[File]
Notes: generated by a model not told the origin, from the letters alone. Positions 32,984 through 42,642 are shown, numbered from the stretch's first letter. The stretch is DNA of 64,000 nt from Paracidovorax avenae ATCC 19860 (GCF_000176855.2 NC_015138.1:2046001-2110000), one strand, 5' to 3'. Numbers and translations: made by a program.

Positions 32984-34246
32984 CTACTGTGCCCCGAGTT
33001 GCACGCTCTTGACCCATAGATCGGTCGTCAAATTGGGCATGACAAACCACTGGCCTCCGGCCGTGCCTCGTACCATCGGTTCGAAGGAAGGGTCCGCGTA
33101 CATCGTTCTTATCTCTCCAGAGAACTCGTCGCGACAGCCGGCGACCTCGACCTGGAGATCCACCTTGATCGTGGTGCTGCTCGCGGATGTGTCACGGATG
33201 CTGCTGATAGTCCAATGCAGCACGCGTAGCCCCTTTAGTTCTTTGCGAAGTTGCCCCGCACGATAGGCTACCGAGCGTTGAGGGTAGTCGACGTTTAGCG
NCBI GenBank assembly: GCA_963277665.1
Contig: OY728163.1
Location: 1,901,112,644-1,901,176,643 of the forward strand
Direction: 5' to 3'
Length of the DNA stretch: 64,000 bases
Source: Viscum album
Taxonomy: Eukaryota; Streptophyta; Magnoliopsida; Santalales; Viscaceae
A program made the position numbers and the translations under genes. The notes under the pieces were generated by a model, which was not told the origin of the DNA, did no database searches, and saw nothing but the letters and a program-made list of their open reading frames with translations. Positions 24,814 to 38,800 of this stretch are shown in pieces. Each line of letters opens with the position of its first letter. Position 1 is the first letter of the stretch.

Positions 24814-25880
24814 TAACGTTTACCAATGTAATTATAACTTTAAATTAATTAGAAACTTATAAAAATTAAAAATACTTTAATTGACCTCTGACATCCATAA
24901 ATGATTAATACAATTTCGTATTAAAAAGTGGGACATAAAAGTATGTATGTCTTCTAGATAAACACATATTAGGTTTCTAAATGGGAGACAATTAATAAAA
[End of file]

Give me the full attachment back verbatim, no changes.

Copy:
Notes: generated by a model not told the origin, from the letters alone. Positions 32,984 through 42,642 are shown, numbered from the stretch's first letter. The stretch is DNA of 64,000 nt from Paracidovorax avenae ATCC 19860 (GCF_000176855.2 NC_015138.1:2046001-2110000), one strand, 5' to 3'. Numbers and translations: made by a program.

Positions 32984-34246
32984 CTACTGTGCCCCGAGTT
33001 GCACGCTCTTGACCCATAGATCGGTCGTCAAATTGGGCATGACAAACCACTGGCCTCCGGCCGTGCCTCGTACCATCGGTTCGAAGGAAGGGTCCGCGTA
33101 CATCGTTCTTATCTCTCCAGAGAACTCGTCGCGACAGCCGGCGACCTCGACCTGGAGATCCACCTTGATCGTGGTGCTGCTCGCGGATGTGTCACGGATG
33201 CTGCTGATAGTCCAATGCAGCACGCGTAGCCCCTTTAGTTCTTTGCGAAGTTGCCCCGCACGATAGGCTACCGAGCGTTGAGGGTAGTCGACGTTTAGCG
NCBI GenBank assembly: GCA_963277665.1
Contig: OY728163.1
Location: 1,901,112,644-1,901,176,643 of the forward strand
Direction: 5' to 3'
Length of the DNA stretch: 64,000 bases
Source: Viscum album
Taxonomy: Eukaryota; Streptophyta; Magnoliopsida; Santalales; Viscaceae
A program made the position numbers and the translations under genes. The notes under the pieces were generated by a model, which was not told the origin of the DNA, did no database searches, and saw nothing but the letters and a program-made list of their open reading frames with translations. Positions 24,814 to 38,800 of this stretch are shown in pieces. Each line of letters opens with the position of its first letter. Position 1 is the first letter of the stretch.

Positions 24814-25880
24814 TAACGTTTACCAATGTAATTATAACTTTAAATTAATTAGAAACTTATAAAAATTAAAAATACTTTAATTGACCTCTGACATCCATAA
24901 ATGATTAATACAATTTCGTATTAAAAAGTGGGACATAAAAGTATGTATGTCTTCTAGATAAACACATATTAGGTTTCTAAATGGGAGACAATTAATAAAA